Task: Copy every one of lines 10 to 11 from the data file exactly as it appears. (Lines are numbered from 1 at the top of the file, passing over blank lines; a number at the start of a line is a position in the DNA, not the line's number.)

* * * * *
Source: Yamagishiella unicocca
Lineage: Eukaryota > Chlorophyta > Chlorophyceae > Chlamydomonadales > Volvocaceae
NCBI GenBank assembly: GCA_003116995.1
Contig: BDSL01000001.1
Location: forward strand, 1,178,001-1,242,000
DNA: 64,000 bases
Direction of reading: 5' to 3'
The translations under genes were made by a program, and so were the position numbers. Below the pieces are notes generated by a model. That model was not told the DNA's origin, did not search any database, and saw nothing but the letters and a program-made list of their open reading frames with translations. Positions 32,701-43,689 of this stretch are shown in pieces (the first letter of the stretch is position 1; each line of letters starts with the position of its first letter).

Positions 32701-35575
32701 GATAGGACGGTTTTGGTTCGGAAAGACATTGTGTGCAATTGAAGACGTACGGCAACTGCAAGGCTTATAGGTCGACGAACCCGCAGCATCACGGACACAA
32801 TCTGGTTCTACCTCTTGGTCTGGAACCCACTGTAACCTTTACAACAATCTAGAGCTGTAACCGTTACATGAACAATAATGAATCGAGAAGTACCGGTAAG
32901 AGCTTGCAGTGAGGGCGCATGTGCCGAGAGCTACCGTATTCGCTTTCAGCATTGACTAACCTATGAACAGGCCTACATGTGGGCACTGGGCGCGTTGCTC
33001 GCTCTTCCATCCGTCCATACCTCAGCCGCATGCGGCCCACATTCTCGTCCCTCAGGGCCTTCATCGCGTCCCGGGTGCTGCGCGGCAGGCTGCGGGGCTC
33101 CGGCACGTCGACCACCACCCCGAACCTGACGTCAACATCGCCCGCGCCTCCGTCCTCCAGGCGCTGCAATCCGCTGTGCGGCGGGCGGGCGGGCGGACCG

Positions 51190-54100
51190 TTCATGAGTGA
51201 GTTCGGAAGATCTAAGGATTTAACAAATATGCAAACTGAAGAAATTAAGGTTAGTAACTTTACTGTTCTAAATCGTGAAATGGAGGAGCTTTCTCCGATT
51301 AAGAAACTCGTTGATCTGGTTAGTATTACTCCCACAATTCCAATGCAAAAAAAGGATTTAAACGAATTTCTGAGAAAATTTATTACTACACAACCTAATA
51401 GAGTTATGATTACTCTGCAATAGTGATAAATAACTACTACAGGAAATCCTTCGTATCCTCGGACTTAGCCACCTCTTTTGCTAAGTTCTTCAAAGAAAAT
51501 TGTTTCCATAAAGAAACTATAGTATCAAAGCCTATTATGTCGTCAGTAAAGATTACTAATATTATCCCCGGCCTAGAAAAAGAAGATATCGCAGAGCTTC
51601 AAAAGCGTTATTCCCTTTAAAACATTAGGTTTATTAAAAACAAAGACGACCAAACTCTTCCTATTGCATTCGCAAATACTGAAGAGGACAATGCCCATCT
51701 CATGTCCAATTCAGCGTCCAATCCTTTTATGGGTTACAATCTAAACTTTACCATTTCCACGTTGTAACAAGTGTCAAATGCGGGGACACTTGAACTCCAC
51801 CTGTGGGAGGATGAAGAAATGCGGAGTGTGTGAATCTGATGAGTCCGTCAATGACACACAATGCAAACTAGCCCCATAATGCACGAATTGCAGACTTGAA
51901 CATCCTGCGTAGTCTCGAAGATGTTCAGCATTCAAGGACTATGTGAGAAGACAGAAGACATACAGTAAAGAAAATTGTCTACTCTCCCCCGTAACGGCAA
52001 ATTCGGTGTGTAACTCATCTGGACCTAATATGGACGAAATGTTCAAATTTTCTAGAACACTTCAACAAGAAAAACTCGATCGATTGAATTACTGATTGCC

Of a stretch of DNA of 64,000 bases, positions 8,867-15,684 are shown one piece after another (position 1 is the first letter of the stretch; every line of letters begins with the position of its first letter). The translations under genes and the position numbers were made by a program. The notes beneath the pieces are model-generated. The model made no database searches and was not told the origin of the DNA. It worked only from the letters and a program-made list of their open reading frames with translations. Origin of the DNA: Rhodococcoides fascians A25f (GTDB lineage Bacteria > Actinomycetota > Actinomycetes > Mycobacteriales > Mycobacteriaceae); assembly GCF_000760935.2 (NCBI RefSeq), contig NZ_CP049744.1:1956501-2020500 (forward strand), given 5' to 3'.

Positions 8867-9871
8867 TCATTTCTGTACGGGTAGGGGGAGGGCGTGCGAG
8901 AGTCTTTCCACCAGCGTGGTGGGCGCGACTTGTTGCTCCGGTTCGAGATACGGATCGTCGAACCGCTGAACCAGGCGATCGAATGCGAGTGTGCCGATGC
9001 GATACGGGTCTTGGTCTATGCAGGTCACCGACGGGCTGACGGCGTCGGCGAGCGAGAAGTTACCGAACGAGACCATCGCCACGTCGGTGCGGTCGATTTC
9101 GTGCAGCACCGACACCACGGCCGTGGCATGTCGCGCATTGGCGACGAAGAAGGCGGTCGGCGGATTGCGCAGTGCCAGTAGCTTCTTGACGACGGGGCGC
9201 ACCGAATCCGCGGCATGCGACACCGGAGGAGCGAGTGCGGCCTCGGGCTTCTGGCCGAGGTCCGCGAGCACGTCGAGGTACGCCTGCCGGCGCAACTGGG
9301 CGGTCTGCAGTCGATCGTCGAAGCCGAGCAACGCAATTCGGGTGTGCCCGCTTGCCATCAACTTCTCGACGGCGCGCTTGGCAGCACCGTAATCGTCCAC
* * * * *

32701 GATAGGACGGTTTTGGTTCGGAAAGACATTGTGTGCAATTGAAGACGTACGGCAACTGCAAGGCTTATAGGTCGACGAACCCGCAGCATCACGGACACAA
32801 TCTGGTTCTACCTCTTGGTCTGGAACCCACTGTAACCTTTACAACAATCTAGAGCTGTAACCGTTACATGAACAATAATGAATCGAGAAGTACCGGTAAG